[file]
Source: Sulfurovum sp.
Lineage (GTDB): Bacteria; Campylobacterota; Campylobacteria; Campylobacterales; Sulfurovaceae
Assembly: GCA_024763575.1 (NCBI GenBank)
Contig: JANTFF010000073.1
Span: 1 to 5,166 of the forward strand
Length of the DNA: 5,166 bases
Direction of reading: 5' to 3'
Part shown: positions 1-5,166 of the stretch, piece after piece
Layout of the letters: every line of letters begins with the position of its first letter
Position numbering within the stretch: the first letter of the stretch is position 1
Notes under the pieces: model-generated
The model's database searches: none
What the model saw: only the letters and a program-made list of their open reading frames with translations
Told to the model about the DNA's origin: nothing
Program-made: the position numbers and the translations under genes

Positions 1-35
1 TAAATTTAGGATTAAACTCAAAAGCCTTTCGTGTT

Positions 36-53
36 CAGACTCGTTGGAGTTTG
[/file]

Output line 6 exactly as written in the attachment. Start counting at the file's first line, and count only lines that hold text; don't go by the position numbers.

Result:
Length of the DNA: 5,166 bases